Turkey - More police attacks on media 12 months after unpunished Gezi violence

by Reporters Without Borders | Reporters Without Borders
Tuesday, 3 June 2014 03:56 GMT

* Any views expressed in this article are those of the author and not of Thomson Reuters Foundation.

Reporters Without Borders condemns police violence against many journalists during demonstrations throughout Turkey on 31 May to mark the first anniversary of the start of the "Occupy Gezi" protest movement.

After Prime Minister Recep Tayyip Erdogan warned in advance he would permit no demonstration in Istanbul's Taksim Square, the epicentre of the protests a year ago, the media were denied access to the square from the start of the afternoon. At least 25,000 policemen and 50 water cannon trucks were deployed in Istanbul alone.

In the course of using teargas and rubber bullets to disperse the protesters, the police also targeted journalists. At least ten journalists were attacked and the members of a CNN International crew were detained.

"A year after Gezi, the security forces are still using unjustifiable violence against journalists covering demonstrations," said Johann Bihr, the head of the Reporters Without Borders Eastern Europe and Central Asia desk.

"The impunity enjoyed by those responsible for last year's abuses just encourages the police to continue. It is high time the authorities reined in such practices by abandoning their inflammatory rhetoric and by ensuring that those guilty of violence are punished."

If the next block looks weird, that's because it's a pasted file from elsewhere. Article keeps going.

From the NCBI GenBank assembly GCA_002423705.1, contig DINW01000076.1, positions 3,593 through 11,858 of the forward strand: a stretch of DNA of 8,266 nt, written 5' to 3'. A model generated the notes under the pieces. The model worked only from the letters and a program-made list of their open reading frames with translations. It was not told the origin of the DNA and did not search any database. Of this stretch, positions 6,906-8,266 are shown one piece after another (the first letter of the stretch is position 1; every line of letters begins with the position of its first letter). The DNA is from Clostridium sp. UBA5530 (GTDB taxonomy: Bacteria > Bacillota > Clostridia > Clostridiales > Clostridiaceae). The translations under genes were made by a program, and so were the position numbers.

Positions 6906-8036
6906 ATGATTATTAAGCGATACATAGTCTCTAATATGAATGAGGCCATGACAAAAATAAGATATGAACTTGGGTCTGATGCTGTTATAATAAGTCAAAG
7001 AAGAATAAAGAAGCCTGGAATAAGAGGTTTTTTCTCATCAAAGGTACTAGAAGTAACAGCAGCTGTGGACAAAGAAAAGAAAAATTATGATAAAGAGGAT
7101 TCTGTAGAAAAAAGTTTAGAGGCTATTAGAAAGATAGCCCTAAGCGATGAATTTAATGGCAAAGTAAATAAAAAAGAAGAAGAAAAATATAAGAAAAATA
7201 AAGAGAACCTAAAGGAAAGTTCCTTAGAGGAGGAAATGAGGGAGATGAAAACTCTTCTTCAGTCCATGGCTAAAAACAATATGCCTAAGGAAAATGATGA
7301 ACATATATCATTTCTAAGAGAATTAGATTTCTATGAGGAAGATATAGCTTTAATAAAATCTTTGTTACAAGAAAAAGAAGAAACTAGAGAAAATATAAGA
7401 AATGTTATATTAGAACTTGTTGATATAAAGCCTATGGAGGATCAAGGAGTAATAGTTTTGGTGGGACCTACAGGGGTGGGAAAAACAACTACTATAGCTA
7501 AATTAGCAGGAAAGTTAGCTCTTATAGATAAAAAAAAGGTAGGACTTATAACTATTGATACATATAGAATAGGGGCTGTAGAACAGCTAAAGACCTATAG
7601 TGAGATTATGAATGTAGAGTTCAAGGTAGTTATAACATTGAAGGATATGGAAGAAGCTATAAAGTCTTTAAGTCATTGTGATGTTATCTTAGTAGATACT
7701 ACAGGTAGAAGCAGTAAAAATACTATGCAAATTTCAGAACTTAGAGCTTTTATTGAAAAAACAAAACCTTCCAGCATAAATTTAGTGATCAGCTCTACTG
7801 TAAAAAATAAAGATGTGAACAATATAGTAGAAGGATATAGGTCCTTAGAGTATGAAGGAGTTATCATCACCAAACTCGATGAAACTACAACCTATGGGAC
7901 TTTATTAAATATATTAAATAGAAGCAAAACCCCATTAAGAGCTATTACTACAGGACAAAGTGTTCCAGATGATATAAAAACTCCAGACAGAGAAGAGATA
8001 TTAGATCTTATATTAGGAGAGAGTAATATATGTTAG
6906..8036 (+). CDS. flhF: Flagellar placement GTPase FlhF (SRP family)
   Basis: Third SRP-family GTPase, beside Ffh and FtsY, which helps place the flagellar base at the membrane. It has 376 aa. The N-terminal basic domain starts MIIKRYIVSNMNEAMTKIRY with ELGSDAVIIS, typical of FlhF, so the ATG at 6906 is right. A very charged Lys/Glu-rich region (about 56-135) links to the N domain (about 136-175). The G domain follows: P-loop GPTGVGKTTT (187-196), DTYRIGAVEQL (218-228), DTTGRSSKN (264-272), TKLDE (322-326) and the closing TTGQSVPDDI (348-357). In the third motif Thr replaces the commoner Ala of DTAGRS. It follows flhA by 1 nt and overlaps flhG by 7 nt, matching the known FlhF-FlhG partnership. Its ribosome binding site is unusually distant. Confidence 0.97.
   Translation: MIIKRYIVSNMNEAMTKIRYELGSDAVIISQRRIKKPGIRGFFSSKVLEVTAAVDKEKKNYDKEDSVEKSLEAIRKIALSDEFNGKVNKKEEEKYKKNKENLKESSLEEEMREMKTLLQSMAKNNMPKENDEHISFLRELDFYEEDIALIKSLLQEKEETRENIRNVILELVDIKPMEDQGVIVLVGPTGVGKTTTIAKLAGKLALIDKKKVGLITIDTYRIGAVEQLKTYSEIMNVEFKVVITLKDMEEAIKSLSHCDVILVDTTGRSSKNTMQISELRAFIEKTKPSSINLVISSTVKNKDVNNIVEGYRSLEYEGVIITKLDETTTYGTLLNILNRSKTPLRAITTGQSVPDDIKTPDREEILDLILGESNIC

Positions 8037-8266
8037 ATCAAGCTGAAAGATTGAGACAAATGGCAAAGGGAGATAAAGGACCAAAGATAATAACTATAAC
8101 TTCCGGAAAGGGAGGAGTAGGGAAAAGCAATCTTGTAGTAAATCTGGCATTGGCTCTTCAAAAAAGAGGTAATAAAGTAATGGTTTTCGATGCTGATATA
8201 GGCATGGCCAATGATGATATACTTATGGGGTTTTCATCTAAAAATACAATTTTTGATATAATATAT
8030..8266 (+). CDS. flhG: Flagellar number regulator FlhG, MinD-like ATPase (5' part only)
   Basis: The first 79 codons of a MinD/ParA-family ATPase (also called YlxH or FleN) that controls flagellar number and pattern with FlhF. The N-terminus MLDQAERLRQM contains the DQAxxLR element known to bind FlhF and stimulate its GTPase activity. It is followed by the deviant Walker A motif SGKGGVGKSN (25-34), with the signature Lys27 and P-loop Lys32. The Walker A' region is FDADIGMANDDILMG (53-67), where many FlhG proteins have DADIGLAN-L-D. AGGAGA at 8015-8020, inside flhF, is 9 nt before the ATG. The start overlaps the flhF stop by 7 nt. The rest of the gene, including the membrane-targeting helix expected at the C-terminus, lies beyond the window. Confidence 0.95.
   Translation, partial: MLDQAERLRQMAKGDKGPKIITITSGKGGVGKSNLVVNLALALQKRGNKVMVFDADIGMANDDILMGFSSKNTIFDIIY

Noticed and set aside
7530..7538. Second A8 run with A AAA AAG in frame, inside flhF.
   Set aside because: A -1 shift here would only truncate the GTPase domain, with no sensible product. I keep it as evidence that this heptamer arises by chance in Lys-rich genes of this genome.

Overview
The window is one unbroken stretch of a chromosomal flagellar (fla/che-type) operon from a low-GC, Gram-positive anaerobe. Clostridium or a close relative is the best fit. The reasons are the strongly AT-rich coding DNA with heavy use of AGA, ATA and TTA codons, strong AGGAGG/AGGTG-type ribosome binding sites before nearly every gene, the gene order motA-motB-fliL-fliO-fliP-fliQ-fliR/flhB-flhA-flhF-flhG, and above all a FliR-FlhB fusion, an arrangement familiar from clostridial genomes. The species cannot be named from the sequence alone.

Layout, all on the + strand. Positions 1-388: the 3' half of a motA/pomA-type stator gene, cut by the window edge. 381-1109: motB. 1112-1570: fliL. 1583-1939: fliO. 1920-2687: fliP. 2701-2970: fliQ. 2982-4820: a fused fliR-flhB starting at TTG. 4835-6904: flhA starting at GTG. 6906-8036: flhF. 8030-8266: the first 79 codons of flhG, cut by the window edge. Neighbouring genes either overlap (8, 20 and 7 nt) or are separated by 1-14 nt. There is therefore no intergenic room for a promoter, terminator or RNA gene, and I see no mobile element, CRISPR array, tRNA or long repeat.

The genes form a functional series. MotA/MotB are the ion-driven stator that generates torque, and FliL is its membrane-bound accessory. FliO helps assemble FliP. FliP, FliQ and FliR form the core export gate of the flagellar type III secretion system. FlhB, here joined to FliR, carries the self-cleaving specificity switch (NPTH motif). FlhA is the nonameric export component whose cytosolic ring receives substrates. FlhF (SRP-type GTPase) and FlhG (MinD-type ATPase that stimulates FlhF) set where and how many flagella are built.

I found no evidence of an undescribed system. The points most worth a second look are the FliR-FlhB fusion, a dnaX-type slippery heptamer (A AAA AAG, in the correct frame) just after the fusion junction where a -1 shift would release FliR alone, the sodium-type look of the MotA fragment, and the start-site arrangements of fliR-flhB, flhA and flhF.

There were at last seven cases of violence against journalists in Istanbul on 31 May. Berna Sahin, Gökhan Biçici of the Dokuz8Haber news website , Zeynep Kuray of the pro-Kurdish news agency ANF and a Halk TV cameraman were attacked by police while covering the protests.

Elif Akgül, a woman reporter for the Bianet news website, was injured by a rubber bullet. Pepper spray was sprayed in the face of Erdal Imrek, a reporter for the left-wing daily Günlük Evrensel, at close range. His colleague, Duygu Ayber, was attacked by police after showing his press card. Police officers insulted Ekin Karaca of Bianet and Sinem Ugurlu of Günlük Evrensel.

In Ankara, a teargas canister struck freelancer Piero Castellano in the chest, causing injuries that needed emergency treatment but were not life-threatening. Four other journalists were beaten with batons while covering clashes between protesters and police.

A CNN International crew was detained on the orders of a senior Istanbul police officer. Correspondent Ivan Watson was reporting live from Taksim Square when he was asked to show the press card he had received from the prime minister's office. As he did not have his passport with him, the police claimed that the press card could have been forged, detaining Watson and his crew for half an hour, until the passport was produced. At one point, a policeman kicked Watson.

Hundreds of protesters were arrested and many were injured by the police violence in Istanbul, Ankara, Izmir, Adana and other major cities on 31 May.

"Occupy Gezi" was a major anti-government protest movement that began when the authorities used violence to break up a protest against an urban development project in Istanbul. It sparked a wave of demonstrations that the police dispersed with repeated use of violence during the summer of 2013.

At least 153 journalists were physically attacked and 39 others were detained from May to September 2013. Many people have already been put on trial for alleged rioting but an investigation into all the police violence is still under way. At the same time, the government continues to accuse independent and foreign media of plotting against it and siding with "terrorist" groups.

Turkey is ranked 154th out of 180 countries in the 2014 Reporters Without Borders press freedom index.

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